Whenever this Doctor turns up, all hell breaks loose. Doctor Who – Battlefield

battlefield

After the success of Remembrance of the Daleks it was inevitable that Ben Aaronovitch would be asked to contribute another script.  Battlefield began life as a three-parter which was later expanded to four episodes, although Aaronovitch was to express his dissatisfaction with the story as it appeared on screen – feeling that it too obviously a three-part story with an extra episode bolted on.

But whilst there are script problems, there are also some rather dodgy performances which do drag the story down.  It’s probably (apart from Time and the Rani) Sylvester McCoy’s worst Doctor Who performance.  He’s all over the place and far too many times his line delivery is very poor (“There will be no battle here!”, ” If they’re dead”, etc, etc).  Comparing this and Ghost Light back to back is particularly instructive.  He’s at his best in Ghost Light (restrained and still) and very much at his worst in Battlefield (ranting and over-expressive).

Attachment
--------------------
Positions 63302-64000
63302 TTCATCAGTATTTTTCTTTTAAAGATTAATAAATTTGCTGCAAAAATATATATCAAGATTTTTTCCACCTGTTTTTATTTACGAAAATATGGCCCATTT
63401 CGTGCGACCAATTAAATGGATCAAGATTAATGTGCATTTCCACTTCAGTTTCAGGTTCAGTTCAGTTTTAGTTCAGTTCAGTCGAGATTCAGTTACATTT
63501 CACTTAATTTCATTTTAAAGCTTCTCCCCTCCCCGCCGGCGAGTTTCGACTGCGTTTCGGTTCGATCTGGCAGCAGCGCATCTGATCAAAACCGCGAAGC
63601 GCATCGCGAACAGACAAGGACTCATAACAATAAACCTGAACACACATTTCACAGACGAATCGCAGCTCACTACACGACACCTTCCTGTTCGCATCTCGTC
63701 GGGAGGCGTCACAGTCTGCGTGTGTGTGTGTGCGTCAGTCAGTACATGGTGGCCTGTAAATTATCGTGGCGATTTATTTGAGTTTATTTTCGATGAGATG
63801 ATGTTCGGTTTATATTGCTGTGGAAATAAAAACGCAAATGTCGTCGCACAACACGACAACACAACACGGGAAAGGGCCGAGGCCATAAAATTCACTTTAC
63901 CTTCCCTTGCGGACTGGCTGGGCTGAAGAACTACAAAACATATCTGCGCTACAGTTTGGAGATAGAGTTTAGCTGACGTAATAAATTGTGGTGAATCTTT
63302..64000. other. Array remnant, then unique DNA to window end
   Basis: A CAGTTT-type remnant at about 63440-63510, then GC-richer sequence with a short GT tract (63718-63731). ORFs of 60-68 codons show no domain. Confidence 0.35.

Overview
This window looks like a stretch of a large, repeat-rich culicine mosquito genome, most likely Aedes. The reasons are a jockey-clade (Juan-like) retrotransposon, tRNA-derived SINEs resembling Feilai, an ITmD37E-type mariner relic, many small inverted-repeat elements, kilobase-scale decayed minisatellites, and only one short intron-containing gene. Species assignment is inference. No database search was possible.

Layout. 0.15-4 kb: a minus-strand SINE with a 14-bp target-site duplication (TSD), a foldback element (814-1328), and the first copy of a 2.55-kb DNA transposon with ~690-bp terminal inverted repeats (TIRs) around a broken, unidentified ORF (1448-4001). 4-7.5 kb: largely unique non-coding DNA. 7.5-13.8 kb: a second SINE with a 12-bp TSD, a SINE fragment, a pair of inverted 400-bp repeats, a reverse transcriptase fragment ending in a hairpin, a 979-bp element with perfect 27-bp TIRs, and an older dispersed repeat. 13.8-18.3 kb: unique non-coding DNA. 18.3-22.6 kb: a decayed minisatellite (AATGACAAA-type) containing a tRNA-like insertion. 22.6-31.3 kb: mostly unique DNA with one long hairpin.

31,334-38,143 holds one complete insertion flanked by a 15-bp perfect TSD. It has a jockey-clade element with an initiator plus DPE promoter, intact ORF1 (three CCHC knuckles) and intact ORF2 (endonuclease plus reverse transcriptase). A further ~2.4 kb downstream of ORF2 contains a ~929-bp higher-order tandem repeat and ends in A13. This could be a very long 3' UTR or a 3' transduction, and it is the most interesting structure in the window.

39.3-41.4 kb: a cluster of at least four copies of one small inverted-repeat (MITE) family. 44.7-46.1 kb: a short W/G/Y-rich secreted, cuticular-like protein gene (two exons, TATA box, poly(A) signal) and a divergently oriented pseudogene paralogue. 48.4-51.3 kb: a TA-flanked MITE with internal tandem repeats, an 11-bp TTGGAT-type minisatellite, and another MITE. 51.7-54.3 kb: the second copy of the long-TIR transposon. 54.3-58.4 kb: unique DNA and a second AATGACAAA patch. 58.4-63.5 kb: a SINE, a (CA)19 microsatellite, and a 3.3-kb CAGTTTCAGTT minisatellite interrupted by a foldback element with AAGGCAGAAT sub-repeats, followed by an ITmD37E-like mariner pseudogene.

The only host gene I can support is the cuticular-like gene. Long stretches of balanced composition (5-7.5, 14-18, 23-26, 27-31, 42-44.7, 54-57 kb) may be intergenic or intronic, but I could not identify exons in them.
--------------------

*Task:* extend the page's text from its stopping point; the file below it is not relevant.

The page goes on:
Sophie Aldred has her poor moments as well (“Boom!”) whilst Christopher Bowen’s turn as Mordred is on the ripe side, to put it mildly.  Angela Bruce settles down as the story progresses, but she’s also not especially good to begin with (“Shame!”).

The start of a beautiful friendship?
The start of a beautiful friendship?

It’s not all bad though – Marcus Gilbert has a nice comic touch as Ancelyn and James Ellis is always watchable.  His Tennyson ad-libs (“ Thou rememberest how, in those old days, one summer noon, an arm rose up from out the bosom of the lake clothed in white samite, mystic, wonderful, holding the sword“) work very well and it’s nice that Michael Kerrigan allowed him some space to indulge himself.